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Here's Prob. 8, Sec. 20 in the book Topology by James R. Munkres, 2nd edition:

Let $X$ be the subset of $\mathbb{R}^\omega$ consisting of all sequences $x$ such that $\sum x_i^2$ converges. Then the formula $$d(x,y) = \left[ \sum_{i=1}^\infty \left( x_i - y_i \right)^2 \right]^{\frac{1}{2}} $$ defines a metric on $X$. On $X$ we have the three topologies it inherits from the box, uniform, and product topologies on $\mathbb{R}^\omega$. We have also the topology given by the metric $d$, which we call the $\ell^2$ topology.

(a) Show that on $X$, we have the inclusions $$ \mbox{ box topology } \ \supset \ \ell^2 \mbox{ topology } \ \supset \ \mbox{ uniform topology}.$$

(b) The set $\mathbb{R}^\infty$ of all sequences that are eventually zero is contained in $X$. Show that the four topologies that $\mathbb{R}^\infty$ inherits as a subspace of $X$ are all distinct.

The set $$H = \prod_{n \in \mathbb{Z}_+} \left[0, \frac{1}{n} \right]$$ is contained in $X$; it is called the Hilbert cube. Compare the four topologies that $H$ inherits as a subspace of $X$.

My effort:

Part (a):

Let $x \in X$ and $\varepsilon > 0$. Let $y$ be a point of the open ball of radius $\varepsilon$ in the $d$-metric space centered at $x$. Then we can find a real number $\delta > 0$ such that the open ball of radius $\delta$, in the $d$-metric space again, and centered at $y$ is contained in the former open ball; that is, $$B_d (y, \delta) \subset B_d ( x, \varepsilon).$$ Now let $$B = X \cap \left[ \prod_{n \in \mathbb{N}} \left( y_n - \frac{\delta}{2^n}, y_n + \frac{\delta}{2^n} \right) \right].$$ Then $y \in B$ and if $z \in B$, then we have $\left\vert y_n - z_n \right\vert < \frac{\delta}{2^n}$ for all $n$ and so $$d(y,z) \leq \left[ \sum_{n=1}^\infty \frac{\delta^2}{4^n} \right]^{\frac{1}{2}} = \frac{\delta}{\sqrt{3}} < \delta,$$ showing that $z \in B_d(y, \delta)$ and hence that $z \in B_d(x, \varepsilon)$.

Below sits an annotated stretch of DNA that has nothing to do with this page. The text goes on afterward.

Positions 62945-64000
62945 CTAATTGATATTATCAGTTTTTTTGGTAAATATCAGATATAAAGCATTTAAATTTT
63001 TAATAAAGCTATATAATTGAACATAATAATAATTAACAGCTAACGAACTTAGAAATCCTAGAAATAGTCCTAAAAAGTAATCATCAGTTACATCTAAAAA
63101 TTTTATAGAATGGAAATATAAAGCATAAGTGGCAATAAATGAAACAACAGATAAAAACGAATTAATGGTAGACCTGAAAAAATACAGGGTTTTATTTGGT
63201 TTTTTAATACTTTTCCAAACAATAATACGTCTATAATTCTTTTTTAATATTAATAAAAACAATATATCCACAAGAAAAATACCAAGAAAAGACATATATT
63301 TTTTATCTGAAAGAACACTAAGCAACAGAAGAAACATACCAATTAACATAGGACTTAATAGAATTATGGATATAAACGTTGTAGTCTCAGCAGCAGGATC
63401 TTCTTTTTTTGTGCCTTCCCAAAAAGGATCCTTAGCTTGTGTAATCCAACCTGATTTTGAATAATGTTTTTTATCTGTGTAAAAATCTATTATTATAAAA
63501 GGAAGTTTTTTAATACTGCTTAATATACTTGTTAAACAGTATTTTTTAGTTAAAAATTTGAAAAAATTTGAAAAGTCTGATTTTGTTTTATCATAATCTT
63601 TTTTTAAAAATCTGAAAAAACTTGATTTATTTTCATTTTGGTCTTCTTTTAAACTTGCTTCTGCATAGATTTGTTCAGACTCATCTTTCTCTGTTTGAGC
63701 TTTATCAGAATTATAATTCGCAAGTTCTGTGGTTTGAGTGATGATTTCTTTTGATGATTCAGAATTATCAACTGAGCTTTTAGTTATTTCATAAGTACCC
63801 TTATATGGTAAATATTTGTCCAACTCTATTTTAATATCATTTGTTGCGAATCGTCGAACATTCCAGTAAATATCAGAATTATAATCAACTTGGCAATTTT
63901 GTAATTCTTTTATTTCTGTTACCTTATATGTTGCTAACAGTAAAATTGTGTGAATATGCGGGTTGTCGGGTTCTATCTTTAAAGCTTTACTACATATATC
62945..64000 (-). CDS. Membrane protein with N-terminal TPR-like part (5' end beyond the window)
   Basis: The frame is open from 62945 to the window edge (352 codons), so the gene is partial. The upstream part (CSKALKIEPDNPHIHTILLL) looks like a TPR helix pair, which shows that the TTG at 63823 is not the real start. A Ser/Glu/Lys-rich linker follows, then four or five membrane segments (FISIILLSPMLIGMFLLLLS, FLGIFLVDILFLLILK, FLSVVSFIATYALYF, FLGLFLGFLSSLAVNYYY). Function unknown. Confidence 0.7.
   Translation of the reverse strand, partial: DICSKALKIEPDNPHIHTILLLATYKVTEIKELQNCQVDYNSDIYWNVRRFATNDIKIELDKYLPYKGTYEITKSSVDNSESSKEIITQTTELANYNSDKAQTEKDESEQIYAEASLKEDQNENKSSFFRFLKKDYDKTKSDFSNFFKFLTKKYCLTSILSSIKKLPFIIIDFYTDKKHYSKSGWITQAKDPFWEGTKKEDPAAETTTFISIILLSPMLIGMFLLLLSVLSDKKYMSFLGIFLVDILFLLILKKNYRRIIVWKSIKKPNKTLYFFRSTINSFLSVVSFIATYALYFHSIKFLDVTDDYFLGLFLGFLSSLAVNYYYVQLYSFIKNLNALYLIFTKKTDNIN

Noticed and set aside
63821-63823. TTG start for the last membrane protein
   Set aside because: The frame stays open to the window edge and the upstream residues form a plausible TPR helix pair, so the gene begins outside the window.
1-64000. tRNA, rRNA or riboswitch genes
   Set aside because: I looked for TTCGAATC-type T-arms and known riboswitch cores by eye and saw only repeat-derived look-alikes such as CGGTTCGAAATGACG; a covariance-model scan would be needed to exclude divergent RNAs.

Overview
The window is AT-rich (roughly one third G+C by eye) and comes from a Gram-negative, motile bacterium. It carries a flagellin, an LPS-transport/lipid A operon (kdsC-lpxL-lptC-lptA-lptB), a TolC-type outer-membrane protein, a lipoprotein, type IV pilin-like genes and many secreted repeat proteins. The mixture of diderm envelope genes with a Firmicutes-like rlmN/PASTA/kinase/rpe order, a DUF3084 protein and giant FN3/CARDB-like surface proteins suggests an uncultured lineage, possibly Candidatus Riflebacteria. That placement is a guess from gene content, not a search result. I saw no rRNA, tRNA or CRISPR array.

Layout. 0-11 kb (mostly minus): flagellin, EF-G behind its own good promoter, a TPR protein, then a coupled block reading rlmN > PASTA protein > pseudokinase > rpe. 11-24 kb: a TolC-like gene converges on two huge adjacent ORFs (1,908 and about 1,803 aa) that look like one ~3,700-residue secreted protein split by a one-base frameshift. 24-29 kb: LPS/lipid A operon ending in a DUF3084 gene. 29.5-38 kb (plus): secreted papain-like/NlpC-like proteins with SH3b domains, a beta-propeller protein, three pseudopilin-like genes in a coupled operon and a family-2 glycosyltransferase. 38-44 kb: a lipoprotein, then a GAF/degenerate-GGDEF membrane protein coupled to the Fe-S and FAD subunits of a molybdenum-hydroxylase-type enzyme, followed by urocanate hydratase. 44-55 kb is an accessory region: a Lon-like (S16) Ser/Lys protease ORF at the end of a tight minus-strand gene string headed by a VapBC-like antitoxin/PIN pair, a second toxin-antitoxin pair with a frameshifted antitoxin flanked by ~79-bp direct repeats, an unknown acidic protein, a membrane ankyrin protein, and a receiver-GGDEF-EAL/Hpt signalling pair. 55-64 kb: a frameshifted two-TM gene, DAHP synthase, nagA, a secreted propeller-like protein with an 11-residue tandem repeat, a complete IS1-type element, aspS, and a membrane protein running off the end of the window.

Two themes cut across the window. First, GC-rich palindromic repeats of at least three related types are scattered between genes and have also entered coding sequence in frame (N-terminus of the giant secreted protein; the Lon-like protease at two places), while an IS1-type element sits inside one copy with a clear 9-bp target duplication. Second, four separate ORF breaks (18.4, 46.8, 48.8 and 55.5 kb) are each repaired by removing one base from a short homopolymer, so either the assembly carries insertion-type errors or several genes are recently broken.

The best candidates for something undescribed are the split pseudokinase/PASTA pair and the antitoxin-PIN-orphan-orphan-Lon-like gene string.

Thus, for each point $x \in X$ and each real number $\varepsilon > 0$, and for each point $y \in B_d(x, \varepsilon)$, we can find a basis element $B$ for the subspace topology inherited by $X$ from the box topology on $\mathbb{R}^\omega$ such that $y \in B \subset B_d(x, \varepsilon)$, which shows the first inclusion. Am I right?

Now let's suppose $\varepsilon < 1$. Let $\delta$ be any real number such that $0 < \delta < \varepsilon$. Then, if $y \in B_d(x, \delta)$, we have $$\left\vert x_n - y_n \right\vert \leq d(x,y) < \delta$$ for all $n$, from which it follows that $\tilde{\rho}(x,y) \leq \delta < \varepsilon$.

Thus, for each point $x \in X$ and for each real number $\varepsilon > 0$, we can find a real number $\delta > 0$ such that $$ B_d(x, \delta) \subset B_{\tilde{\rho}}(x, \varepsilon),$$ which is equivalent to the second inclusion. Am I right?

How to solve the remaining parts of the problem?

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  • $\begingroup$ The usual meaning of the Hilbert cube is $H$ with the (Tychonoff) product topology.... If $T$ and $T'$ are topologies on a set $S$, one way to show that $T\subset T'$ is to take some (any) bases $B, B'$ for $T,T'$ respectively, and show that whenever $p\in b\in B,$ there exists $b'\in B'$ such that $p\in b'\subset b.$ $\endgroup$ Feb 17 '20 at 0:06
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For the last inclusion of part (a),use the fact that $\overline{\rho}(\mathbf x,\mathbf y)\leq d(\mathbf x,\mathbf y)$.

For part (b), Look at the set $\mathbf U=\underset{n\in \mathbb N}\Pi (\frac{-1}{n+1},\frac{1}{n+1})$,whose intersection with $\mathbb R^{\infty}$ is open in box topology of $\mathbb R^{\infty}$,contains $\mathbf 0$,but does not contain $\mathbf B_{l^2}(0,\epsilon)$ $\forall \epsilon>0 $,by looking at the element $(0,0,0,......,0,\epsilon/2,0,0,0,.......)$,where $\epsilon/2$ sits in sufficiently large co-ordinate.This shows that box topology is strictly finer than the $l^2$ topology.

Similiarly, $(\delta/2,\delta/2,......,\delta/2,0,0,0,0,.......)\in (\mathbf B_{\overline{\rho}}(0,\delta)-\mathbf B_{l^2}(0,\epsilon))\cap \mathbb R^{\infty}$ $\forall \epsilon>0$ and $\delta>0$ if $\delta/2$ is repeated sufficiently many times.

Now,you can carry on similar arguments.

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